Page 65} we are advised to build up sound-box pivot points 
with hard solder ... but no word of caution about the 
material of the sound-box body. 

And so on it goes with good ideas interspersed with bad and 
often bizarre notions, endless cautions at some points and 
none at all at others. 

It is difficult to decide to whom this book is aimed 
because it is too rash for the newcomer to the hobby and 
insufficiently detailed for the experienced - but 
dangerously it appears to be suitable for the newcomer. It 
is well produced with clear photographs and if you feel 
the need to fill a space on your bookshelf it is a must I 
suppose, if you feel you must have every book available on 
the subject it is a must. If you want a good addition to 
your library, I would not recommend it. 

A final point. If you think my disapproval is a professional 
fear that I will lose business you would be entirely wrong. 

I can only undertake a limited range of repairs due to lack 
of time, for which very reason well over 90$ of 'the 
suggested repairs could not be undertaken by me. 

»•••••»•••••••••*************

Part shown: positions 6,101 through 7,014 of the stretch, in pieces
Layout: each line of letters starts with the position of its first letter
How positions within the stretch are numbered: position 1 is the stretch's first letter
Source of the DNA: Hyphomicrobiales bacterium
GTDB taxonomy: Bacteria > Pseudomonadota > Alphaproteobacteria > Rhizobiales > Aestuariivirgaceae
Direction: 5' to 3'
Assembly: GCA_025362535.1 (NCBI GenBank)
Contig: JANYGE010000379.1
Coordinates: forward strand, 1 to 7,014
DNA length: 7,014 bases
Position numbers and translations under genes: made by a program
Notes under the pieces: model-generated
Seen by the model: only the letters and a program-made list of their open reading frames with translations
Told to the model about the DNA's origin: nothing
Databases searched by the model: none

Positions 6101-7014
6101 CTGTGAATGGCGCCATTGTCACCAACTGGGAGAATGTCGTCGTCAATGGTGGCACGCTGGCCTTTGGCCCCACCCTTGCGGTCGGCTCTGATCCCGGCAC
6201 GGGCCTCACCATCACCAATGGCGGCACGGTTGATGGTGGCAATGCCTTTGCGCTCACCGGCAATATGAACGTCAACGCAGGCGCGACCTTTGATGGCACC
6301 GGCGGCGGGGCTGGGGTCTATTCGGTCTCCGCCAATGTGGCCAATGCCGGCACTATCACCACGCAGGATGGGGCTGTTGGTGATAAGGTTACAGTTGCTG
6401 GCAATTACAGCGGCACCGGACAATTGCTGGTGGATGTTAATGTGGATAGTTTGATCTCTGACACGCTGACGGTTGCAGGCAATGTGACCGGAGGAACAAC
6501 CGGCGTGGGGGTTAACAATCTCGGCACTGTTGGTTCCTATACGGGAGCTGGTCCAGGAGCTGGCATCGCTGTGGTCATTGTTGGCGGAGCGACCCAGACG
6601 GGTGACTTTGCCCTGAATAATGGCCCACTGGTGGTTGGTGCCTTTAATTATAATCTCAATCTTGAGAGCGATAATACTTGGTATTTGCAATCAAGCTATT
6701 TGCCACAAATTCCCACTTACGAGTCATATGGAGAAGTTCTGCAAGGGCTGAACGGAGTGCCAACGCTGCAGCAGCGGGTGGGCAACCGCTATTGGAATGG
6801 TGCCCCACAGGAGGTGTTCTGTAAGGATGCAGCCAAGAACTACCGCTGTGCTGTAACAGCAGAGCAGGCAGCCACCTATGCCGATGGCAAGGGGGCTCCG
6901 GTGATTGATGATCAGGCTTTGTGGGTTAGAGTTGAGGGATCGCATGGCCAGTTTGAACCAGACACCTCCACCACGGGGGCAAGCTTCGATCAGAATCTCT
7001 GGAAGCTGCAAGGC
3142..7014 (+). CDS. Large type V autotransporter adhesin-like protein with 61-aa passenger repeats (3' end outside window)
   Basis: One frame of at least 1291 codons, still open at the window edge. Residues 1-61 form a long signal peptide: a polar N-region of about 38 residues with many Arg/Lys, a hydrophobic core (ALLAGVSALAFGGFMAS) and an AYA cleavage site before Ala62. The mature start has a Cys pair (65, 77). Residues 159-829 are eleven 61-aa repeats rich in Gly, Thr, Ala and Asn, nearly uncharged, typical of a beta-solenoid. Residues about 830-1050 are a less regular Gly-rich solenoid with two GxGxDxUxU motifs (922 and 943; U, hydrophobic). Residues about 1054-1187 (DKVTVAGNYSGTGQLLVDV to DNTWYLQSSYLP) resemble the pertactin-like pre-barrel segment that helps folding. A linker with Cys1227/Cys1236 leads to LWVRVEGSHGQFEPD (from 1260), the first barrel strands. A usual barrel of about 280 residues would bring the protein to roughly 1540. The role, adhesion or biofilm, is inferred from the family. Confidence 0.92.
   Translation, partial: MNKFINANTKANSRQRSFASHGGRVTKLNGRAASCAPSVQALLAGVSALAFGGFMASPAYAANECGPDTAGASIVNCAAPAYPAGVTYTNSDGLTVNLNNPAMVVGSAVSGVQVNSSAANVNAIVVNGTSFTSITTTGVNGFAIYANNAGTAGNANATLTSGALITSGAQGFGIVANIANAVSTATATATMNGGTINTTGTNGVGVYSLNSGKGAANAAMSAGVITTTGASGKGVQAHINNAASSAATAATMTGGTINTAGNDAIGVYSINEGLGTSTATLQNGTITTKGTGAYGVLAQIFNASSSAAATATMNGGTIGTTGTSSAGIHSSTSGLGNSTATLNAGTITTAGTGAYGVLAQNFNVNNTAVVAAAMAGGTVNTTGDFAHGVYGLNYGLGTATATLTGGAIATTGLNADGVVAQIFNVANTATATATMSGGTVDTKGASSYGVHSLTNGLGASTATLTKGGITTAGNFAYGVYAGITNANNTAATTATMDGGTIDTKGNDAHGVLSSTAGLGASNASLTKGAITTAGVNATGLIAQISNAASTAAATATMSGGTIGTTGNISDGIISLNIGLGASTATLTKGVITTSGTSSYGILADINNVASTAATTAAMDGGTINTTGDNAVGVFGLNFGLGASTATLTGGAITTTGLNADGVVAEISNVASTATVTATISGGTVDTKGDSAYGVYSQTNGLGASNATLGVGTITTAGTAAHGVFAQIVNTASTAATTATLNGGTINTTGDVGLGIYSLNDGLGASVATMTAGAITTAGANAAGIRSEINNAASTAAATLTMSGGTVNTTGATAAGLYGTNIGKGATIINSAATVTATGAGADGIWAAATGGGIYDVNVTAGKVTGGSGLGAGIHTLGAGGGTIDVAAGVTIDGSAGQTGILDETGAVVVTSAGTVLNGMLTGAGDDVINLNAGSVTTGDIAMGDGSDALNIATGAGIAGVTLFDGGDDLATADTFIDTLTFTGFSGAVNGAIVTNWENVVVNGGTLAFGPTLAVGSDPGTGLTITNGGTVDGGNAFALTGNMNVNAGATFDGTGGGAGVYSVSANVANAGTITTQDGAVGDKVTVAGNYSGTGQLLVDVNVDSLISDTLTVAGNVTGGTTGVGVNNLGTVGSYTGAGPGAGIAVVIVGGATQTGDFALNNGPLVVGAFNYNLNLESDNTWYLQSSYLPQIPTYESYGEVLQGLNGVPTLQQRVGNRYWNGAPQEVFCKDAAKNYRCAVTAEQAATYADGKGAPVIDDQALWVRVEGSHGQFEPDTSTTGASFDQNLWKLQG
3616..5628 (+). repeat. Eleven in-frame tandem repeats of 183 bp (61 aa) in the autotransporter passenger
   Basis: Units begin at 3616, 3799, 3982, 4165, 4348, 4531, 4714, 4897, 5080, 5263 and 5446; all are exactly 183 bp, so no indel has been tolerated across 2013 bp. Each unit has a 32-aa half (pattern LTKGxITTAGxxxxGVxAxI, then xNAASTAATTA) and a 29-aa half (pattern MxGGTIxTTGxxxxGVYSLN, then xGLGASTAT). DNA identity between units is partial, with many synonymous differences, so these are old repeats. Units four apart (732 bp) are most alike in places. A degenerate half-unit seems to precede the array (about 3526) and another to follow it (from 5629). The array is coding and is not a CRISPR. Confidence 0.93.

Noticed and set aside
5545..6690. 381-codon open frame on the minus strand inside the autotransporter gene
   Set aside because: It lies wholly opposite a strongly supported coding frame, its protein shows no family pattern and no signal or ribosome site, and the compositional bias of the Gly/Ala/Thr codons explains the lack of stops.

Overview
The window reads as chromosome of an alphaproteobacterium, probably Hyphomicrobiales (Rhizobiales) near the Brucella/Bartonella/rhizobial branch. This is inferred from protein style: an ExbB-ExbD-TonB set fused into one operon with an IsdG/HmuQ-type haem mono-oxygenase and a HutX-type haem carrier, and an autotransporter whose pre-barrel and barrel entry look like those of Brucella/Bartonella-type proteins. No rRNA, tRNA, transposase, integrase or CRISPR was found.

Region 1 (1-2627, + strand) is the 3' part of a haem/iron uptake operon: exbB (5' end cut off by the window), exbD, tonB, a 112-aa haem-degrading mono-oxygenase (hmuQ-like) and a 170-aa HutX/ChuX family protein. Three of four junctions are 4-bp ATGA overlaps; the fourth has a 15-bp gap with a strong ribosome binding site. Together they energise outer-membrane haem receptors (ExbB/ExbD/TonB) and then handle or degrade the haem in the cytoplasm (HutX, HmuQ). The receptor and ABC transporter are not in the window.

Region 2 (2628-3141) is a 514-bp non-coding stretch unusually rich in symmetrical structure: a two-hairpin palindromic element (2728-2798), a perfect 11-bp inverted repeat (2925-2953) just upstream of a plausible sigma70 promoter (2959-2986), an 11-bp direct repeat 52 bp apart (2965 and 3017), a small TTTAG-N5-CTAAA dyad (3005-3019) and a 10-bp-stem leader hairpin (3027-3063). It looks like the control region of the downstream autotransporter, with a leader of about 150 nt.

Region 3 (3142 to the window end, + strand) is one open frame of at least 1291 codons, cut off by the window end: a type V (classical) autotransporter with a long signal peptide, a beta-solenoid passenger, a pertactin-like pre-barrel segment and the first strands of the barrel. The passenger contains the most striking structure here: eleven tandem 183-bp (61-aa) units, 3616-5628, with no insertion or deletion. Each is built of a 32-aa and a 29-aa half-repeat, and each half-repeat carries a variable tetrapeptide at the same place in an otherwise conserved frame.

A good long time ago, your Editor wrote in these pages 
that one could allow a spring to come out in a sack in 
order to restrain it. That was written in the days when 
sacks were made of very strong natural fibrous material. 

Modem sacks of any manma de plastic material are just not 
to be used. A spring escaping from a barrel is an 
extremely powerful thing which would just cut itself out 
of a modern plastic sack (however thick) so fast that you 
could rapidly be very badly injured or maimed, before you 
had time to know what had happened. 

So, be safe. Whatever method you use to extract a spring 
from its barrel, remember that it is something not to be 
undertaken with anything other than extreme care. 


DON CARLOS 
On 22nd April, 1941, I had to report for military service at 
Kennington, near Ashford in Kent, and was put into a training